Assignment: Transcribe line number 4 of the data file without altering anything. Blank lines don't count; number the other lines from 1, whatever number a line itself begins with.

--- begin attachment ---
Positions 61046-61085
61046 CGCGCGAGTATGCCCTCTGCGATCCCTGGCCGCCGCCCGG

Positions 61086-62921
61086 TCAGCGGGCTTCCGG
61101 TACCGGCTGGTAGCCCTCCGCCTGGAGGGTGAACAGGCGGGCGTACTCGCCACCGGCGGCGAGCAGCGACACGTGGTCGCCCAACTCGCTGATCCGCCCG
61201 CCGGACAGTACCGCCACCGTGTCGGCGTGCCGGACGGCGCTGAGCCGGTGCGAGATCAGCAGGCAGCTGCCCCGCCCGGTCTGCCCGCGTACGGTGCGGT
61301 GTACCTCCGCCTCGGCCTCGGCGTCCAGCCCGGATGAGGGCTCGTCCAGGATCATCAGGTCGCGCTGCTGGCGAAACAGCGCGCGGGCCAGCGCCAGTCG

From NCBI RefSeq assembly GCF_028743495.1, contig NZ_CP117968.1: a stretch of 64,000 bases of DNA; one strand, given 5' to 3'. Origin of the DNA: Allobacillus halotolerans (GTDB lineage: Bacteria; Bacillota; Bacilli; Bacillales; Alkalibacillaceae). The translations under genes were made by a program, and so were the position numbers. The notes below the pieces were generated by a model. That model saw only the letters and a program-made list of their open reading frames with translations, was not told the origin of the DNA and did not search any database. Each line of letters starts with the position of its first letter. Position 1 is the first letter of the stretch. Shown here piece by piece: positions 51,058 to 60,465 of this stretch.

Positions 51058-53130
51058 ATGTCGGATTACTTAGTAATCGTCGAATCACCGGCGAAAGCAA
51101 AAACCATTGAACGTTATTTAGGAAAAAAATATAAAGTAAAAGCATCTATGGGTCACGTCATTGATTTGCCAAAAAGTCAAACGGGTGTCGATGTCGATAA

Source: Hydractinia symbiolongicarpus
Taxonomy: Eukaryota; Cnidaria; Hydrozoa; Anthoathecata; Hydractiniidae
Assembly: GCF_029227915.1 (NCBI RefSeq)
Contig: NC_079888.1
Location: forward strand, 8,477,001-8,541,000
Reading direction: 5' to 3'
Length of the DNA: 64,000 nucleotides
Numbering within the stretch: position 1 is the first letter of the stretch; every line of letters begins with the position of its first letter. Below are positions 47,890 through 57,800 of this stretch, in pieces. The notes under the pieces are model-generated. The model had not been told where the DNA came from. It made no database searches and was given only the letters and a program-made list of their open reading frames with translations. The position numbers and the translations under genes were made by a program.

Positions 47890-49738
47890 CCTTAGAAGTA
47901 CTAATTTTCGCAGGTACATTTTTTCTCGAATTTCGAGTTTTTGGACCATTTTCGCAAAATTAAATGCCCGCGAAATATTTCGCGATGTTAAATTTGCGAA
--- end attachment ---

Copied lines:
61086 TCAGCGGGCTTCCGG